Also he promotes the situation of a monopoly being established with no opposition allowed to it which, considering his recent call for competition for Telstra, is really outrageous. I hope Telstra, if they are not awarded the NBN build, proceed with their own system in the interests of true competition.
    anonymous
  • Terria FRAUD

    Did I read that right, Terria's solution is to totally bypass FTTN for the exchanges where competition (copper) currently exists!

    So they want to bid for the FTTN project and not provide fibre to the node !

    And are generously offering to give the greatest equity share of Terria to Telstra.

    There is word to describe Michael Egan, It starts with M and ends with ORON.

    What a complete wanker. Its so obvious who is afraid of competion and doing all it can to delay or stop progress and it aint Telstra.
    anonymous
  • Learn to Read

    I suggest you learn to read.

    "the roll out of the network should first focus on locations that are currently under-serviced by broadband and not start in the cities."

    Why start by providing better Broadband to the well serviced areas when there are plenty of people on far less (worse since Telstra got rid of ISDN). There are plenty of areas unable to access ANY broadband servcie that need to be addressed first.
    anonymous
  • Missing Phil Yet?

    A structually separated business with a focus on providing equal access to all retail operations is the best way forward for Australia. As has been pointed out, an integrated company with it's fingers in both the supply of services and sale of the end retail product will always be in a position where it can be accused of working to the detriment of it's wholesale customers. Removing the retail side allows for a fairer playing field and no accusation of bias.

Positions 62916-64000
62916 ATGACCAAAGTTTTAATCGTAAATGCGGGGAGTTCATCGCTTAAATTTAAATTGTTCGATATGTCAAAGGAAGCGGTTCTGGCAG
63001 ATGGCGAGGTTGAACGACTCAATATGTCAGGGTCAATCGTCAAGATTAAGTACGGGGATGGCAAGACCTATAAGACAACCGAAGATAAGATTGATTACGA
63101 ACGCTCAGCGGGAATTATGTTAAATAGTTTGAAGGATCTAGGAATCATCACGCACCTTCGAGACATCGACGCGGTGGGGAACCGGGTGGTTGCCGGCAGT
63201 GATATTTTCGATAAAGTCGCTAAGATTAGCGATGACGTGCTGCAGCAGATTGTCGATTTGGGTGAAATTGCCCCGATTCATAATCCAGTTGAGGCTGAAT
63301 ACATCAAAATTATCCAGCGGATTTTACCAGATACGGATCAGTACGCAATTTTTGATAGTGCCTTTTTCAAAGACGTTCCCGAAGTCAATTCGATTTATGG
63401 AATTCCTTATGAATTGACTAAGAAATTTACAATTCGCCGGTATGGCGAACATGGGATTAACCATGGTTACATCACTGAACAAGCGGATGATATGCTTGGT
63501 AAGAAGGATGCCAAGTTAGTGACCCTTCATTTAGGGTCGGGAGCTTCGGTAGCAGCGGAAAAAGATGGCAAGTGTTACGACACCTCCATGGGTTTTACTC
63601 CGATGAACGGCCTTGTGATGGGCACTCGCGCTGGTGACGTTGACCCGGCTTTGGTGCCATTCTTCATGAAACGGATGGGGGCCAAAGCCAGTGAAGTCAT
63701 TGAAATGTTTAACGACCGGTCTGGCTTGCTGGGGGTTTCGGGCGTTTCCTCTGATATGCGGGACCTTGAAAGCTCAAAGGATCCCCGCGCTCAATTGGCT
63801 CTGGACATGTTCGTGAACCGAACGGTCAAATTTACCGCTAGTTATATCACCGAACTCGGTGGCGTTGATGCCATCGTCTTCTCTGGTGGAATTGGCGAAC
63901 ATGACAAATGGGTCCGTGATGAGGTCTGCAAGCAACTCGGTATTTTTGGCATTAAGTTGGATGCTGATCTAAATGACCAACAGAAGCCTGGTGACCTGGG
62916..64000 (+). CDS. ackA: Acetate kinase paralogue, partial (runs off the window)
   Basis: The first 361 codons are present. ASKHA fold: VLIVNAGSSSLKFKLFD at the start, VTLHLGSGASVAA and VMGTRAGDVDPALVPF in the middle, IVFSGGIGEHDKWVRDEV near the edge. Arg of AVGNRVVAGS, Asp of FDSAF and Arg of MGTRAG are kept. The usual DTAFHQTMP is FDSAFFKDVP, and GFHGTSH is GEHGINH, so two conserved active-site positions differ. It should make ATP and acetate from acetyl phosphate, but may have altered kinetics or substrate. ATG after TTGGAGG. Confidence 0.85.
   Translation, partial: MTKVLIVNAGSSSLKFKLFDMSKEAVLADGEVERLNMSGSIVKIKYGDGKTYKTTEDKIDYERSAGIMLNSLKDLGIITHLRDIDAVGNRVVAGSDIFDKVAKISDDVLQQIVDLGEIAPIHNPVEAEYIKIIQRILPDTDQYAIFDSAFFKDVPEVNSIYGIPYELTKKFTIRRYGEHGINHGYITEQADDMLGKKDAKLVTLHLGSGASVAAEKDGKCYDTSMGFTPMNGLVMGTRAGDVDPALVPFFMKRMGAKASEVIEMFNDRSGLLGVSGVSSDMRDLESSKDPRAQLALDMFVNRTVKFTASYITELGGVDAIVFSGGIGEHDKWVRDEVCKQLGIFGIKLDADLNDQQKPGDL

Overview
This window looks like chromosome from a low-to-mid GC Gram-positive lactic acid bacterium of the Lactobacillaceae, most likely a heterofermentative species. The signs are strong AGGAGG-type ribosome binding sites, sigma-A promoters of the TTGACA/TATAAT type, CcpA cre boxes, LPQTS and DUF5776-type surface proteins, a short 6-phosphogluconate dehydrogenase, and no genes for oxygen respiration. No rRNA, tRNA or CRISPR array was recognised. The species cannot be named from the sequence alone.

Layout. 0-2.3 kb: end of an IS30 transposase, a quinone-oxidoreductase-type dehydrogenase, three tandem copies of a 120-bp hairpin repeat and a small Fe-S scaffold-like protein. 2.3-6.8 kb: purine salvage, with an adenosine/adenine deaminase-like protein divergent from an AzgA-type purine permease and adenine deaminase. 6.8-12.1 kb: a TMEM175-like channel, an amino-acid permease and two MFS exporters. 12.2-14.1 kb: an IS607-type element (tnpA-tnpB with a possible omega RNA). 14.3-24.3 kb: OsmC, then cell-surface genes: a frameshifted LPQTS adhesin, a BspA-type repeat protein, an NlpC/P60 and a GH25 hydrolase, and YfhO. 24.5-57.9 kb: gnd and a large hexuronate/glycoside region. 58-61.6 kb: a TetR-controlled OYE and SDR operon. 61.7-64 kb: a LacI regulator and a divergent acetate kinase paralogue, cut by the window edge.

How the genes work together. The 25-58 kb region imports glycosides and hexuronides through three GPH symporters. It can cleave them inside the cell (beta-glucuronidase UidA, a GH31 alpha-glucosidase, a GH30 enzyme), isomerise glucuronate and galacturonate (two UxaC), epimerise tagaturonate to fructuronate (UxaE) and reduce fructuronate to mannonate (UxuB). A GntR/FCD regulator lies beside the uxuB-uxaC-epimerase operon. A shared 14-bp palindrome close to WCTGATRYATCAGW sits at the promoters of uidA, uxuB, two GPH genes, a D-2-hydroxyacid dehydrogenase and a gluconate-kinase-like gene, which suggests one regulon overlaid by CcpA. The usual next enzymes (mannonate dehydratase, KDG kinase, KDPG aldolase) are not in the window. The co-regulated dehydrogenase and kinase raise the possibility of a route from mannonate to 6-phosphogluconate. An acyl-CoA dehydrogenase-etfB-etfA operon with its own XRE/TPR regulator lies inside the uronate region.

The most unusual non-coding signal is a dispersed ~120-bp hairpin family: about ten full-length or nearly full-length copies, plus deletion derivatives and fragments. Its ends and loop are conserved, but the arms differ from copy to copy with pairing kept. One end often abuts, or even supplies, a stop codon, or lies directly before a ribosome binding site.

anonymous
  • More Like

    Advance Australia Reliably ... Will not happen with Optus around!
    anonymous
  • Terria Fraud

    "Doing it right meant having a genuinely open access network, because the network would bypass exchanges where competition had been created by rivals installing their own equipment to use with Telstra's copper network, he said."

    I suggest your the one who learns to read. But hoping you learn to think would be asking way too much. Even if you were right simple economics would tell you thats a dumb idea unless your Terria who clearly want to delay FTTN in the cities for as long as possible.
    anonymous
  • No, Keep reading, think too ;)

    Dude - i think what he is talking about is the fact that the NBN is going to STRAND (ie: BYPASS) exchanges where competition exists already.

    His point was - up until now, the consumer has benefited from the competition created by those competing dslams.

    No, this isn't something that can be disputed, don't bother, you'll be shot down by history.